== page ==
Autonomous safety features have been used for some time, but drivers must overcome a mental hurdle of relinquishing total control of the car.
(TNS) -- Though fully autonomous vehicles have yet to be released for consumer use, according to a recent Autolist survey, it seems that there is already a market for them.
In a nationwide survey of 8,576 vehicle owners representing different age groups from all over the country, Autolist found that almost 50 percent of centennials (age 16-24) and millennials (25-39) are ready to hand over the keys and control of their vehicles and buy a self-driving car.
Additionally, an increased number of people from all groups surveyed, regardless of age or gender, say they will completely trust self-driving cars in 10 years.
The cars in question are classified as Level 5 autonomy. According to the Society of Automotive Engineers, there are six levels (0 through 5) of autonomy based on the responsibility and awareness required of the driver.
In Level 0, everything is completely controlled by the driver. Level 5 essentially demotes every human in the car to passenger status.
Several car manufacturers have announced their plans to stay ahead of the curve in autonomous technology. Between Cadillac’s “hands-free” Super Cruise system, which is set to debut this fall, BMW’s recently announced iNext, Tesla’s promise to send a self-driving car from Los Angeles to New York by the end of the year, and many other companies in the testing phase, it’s clear that autonomous cars are just around the corner.
Rob D’Augustinis, sales manager at Tom Bush BMW on Atlantic Boulevard, is optimistic about the future of automated vehicles. He believes consumers, especially millennials and younger, will eventually trust them just as they have learned to trust current self-driving features.
“As it becomes more of the norm, the next generation will truly embrace it,” D’Augustinis said. “The current generation has completely embraced the safety features that are not that far of a leap from autonomous driving.”
Autonomous safety features have been used for some time, D’Augustinis said, but drivers must overcome a mental hurdle of relinquishing total control of the car.
The technology already exists for Level 5 autonomy in BMW cars and testing is well underway, D’Augustinis said.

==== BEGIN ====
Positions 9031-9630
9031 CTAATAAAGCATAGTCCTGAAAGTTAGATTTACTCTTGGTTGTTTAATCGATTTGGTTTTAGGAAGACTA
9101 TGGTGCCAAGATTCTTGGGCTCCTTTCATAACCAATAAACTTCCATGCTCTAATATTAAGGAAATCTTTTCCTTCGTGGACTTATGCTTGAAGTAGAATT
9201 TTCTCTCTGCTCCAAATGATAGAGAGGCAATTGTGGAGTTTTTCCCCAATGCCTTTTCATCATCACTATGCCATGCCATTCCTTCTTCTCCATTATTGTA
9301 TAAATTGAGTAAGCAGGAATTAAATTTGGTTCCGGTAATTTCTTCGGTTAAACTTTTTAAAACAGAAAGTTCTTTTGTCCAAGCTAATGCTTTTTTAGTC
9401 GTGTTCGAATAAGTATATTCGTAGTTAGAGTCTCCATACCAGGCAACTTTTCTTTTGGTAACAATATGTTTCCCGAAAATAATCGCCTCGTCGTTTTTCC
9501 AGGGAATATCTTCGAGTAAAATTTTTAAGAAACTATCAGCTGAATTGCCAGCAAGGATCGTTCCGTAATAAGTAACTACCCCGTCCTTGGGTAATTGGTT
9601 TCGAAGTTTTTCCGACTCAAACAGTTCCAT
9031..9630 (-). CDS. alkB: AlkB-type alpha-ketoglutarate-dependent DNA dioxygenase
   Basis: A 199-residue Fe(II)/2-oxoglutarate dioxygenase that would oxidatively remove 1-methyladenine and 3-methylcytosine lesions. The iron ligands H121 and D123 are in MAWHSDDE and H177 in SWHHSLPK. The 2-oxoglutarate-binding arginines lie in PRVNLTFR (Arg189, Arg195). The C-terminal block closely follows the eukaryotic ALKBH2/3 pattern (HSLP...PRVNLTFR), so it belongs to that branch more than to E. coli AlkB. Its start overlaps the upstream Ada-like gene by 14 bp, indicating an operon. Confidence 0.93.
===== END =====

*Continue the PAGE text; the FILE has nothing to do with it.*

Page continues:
“What will guide the release of these cars is lawmakers and politicians,” D’Augustinis said. “The technology is there, it’s just whether it’s legal.”
Mark O’Steen, co-owner of O’Steen Automotive Group and head of O’Steen Volvo on Philips Highway, said sales of Volvos that include Level 2 autonomous features coincide with Autolist’s findings.
“A lot of people really like the Level 2,” O’Steen said. “But as for complete autonomous driving, the older a person, it’s less likely because they’re traditionalists.
“I think there will be a time when the older cars change out for technology,” he said. “I think there will always be, in my lifetime, a way to turn [autonomous features] on and off when you want. That’s what they have now on the Volvos and it has reduced accidents.”
Advances in such technology have caused Volvo to boldly state that by the year 2020, “no one will be killed or severely injured in a Volvo,” O’Steen said.
Despite what the findings of the survey imply, and the research that claims increased safety and fewer accidents, there are still many drivers who would have a hard time giving up control.
Car enthusiast Chris Brewer has an interesting perspective on the car technologies unfolding. Though he acknowledges the value of automotive features, the director of public relations for the Concours d’Elegance and co-founder of Automotive Addicts feels a stronger pull toward more traditional vehicles.
“I just did a road trip in the  370Z Heritage Edition,” Brewer said. “It’s the base model with [no autonomous features] on it. I hadn’t felt that connected to the road in a new car in a long time.
“Until everybody is autonomous, I’m not sure that I want to be autonomous,” Brewer admits. “Until then, I kind of want to have control.”
Centennial Sam Heekin, a student at the University of Florida who drives a 1995 Jeep Grand Cherokee, said that he would never feel safe in an autonomous vehicle no matter the statistics.
“Personally, I would never trust a driverless car to respond to the adversity that comes with driving on a road or highway,” Heekin, 20, said. “When I need to get somewhere quickly and safely, the only person I really trust is myself, and certainly not an automated response system.”
Similarly, millennial Michael McGowan drives a 2005 Chevrolet Tahoe that has no autonomous features. The 29-year-old vice president of Chase Properties said he would not initially invest in a fully autonomous car, but might consider it if he had the option to take control at all times.
“People will always love to drive cars themselves,” McGowan said. “It’s not just about getting from point A to point B. There’s an excitement and a thrill to driving and being in charge.”
©2017 The Florida Times-Union (Jacksonville, Fla.) Distributed by Tribune Content Agency, LLC.